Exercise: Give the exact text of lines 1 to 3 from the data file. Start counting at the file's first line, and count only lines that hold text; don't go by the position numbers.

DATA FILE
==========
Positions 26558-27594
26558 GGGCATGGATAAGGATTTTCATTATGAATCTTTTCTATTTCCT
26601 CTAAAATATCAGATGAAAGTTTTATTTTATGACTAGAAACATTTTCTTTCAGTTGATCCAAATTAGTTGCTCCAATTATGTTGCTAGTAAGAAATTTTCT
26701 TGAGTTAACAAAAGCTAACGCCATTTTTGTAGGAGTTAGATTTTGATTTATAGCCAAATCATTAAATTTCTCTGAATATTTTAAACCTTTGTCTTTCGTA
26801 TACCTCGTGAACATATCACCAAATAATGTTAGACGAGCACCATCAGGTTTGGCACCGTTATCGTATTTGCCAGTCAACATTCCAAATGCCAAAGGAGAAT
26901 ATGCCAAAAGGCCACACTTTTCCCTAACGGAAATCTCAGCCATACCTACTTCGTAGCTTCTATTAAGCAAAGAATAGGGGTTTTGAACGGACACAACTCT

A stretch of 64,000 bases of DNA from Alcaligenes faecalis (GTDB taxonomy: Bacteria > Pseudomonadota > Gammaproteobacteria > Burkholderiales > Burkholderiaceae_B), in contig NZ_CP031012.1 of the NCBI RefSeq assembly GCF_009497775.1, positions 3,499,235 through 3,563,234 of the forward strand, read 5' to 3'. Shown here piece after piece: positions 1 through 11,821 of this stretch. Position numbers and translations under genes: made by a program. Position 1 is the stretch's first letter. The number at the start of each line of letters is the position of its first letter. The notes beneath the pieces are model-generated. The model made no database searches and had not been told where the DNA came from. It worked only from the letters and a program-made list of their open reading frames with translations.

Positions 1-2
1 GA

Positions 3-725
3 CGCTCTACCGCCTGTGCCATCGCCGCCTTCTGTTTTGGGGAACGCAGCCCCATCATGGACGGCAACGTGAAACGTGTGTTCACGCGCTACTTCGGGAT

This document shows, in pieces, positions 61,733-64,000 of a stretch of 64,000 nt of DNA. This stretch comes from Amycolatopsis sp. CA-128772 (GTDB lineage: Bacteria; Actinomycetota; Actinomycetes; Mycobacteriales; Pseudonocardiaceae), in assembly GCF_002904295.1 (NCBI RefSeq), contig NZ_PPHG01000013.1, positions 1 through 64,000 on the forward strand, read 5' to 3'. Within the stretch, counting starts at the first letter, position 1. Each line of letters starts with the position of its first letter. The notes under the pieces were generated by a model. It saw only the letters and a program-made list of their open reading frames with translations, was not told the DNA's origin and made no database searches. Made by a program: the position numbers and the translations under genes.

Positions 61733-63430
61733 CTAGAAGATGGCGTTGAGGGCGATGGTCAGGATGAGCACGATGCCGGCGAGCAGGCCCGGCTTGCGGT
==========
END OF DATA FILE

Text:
Positions 26558-27594
26558 GGGCATGGATAAGGATTTTCATTATGAATCTTTTCTATTTCCT
26601 CTAAAATATCAGATGAAAGTTTTATTTTATGACTAGAAACATTTTCTTTCAGTTGATCCAAATTAGTTGCTCCAATTATGTTGCTAGTAAGAAATTTTCT